The early Birth Control League of Massachusetts believed that banning contraceptives and contraceptive information was a free speech issue. The League began to lobby legislators in the state to at least repeal the Comstock law, so they could at least spread information about birth control, but the all-male legislature was disinclined to support the cause. Massachusetts Supreme Court Chief Justice Rugg declared that statutes against birth control were, quote, “designed to promote public morals…to protect purity, to preserve chastity, to encourage continence and self restraint…to engender in the state and nation a virile and virtuous race of men and women.”51 Under the Comstock Law, and the strict enforcement of it in Massachusetts, the League was limited to word of mouth for informing the public about birth control.
When the free speech argument didn’t work, Blanche began to rail against the hierarchy of the Catholic Church. She accused the Church of, quote, “muddled thinking in linking abortion and contraception,” pointing out that adequate contraception prevented abortions.52 She also pointed out that Protestants accepted some forms of birth control, and that it was unfair that the dominance of the Catholic church prevented non-Catholics from living according to their faith. She even leaned on Yankee hatred of alleged control from Rome—she denounced the pope as a dictator and mocked the idea of celibate men forcing women to bear children, likening forced pregnancy and birth to sexual slavery with Church support.53 In a private article she never published, she took on the Church’s idea that birth control de-sanctified marriage by saying that the real reason the Church forbade birth control was to, quote, “increase its membership at the expense of women.”54 It’s interesting that she went this route since she didn’t grow up religious. And that shows in her arguments—she simply couldn’t argue religious doctrine the way people who had been in church all their lives could.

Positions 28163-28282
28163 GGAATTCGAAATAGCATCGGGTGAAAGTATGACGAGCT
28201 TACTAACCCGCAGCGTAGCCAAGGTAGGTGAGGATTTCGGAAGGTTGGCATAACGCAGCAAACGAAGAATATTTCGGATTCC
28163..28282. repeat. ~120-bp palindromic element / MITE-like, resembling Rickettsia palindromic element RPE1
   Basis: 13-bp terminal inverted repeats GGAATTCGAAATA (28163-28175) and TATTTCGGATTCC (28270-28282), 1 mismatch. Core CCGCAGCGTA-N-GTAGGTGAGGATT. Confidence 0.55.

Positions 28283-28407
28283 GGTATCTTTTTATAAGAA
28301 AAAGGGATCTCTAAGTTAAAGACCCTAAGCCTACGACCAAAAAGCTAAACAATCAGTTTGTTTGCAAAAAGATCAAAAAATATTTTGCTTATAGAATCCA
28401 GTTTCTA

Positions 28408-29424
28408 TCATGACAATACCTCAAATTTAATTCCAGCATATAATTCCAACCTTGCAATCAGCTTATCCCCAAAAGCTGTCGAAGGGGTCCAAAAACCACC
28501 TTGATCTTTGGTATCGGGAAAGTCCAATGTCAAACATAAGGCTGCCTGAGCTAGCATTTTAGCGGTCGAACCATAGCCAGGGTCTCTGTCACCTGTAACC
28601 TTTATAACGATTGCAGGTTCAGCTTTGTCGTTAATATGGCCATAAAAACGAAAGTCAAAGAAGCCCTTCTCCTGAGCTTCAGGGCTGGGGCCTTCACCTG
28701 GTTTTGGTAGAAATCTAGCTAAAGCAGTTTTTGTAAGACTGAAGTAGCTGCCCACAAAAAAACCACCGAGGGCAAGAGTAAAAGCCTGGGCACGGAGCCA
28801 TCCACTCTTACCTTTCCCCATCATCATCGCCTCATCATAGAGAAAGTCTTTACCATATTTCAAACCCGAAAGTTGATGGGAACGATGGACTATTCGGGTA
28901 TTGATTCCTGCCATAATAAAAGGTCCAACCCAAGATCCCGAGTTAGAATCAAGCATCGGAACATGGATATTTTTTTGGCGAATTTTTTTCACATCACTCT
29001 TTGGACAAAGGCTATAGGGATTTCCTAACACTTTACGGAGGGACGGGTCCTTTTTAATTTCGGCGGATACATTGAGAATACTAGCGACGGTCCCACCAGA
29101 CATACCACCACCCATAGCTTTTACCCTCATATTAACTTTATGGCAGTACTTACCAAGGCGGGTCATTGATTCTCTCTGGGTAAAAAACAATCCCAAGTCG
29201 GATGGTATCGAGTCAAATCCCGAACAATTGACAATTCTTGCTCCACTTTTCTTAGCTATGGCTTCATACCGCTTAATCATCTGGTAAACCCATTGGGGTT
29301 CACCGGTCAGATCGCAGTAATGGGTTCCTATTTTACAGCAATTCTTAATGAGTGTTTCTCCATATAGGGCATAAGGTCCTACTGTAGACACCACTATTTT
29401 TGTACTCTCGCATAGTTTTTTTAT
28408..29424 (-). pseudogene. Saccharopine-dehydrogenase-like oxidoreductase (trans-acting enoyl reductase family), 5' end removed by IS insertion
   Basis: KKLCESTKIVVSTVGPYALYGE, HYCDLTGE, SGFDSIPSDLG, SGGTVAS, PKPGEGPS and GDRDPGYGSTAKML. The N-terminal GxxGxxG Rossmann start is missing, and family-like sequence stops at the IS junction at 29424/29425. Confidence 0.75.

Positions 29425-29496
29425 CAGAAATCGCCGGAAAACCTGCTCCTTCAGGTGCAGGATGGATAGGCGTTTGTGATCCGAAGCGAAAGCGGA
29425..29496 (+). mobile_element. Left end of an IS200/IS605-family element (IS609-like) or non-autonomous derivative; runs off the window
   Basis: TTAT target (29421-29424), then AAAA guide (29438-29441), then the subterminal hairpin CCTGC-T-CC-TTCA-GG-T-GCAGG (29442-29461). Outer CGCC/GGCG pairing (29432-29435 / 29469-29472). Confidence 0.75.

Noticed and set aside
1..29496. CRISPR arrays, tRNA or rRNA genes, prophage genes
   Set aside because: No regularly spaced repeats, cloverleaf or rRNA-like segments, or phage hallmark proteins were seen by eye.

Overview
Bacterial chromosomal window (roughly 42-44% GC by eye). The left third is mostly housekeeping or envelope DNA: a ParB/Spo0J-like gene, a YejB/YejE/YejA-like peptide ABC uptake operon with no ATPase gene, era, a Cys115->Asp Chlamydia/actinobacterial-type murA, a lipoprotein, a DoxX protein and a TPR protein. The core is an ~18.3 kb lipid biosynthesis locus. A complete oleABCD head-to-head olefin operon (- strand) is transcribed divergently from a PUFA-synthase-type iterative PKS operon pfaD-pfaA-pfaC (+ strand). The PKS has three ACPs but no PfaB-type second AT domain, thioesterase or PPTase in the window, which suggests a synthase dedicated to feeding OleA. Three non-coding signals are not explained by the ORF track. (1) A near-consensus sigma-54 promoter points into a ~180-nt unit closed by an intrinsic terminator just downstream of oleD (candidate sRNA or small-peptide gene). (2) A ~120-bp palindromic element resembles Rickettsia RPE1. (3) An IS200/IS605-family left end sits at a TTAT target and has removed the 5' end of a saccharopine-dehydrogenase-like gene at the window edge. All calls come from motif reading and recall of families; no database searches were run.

So when the freedom-from-the-tyranny-of-Rome argument didn’t work, Blanche focused on her real point: Women should have, quote, “freedom of choice” in all sexual matters in case husbands who had, quote, “no restraint in relations and bearing children, could render their marital rights merely bestial.”55
For Blanche, birth control was a private women’s issue; she argued against medically-dictated birth control. She believed that if birth control was limited to doctors and hospitals, it would limit access to women who were somehow ill. Worse, since medical careers were limited to men at the time, letting men control birth control left women to be controlled by, quote, “the caprice of doctors.”56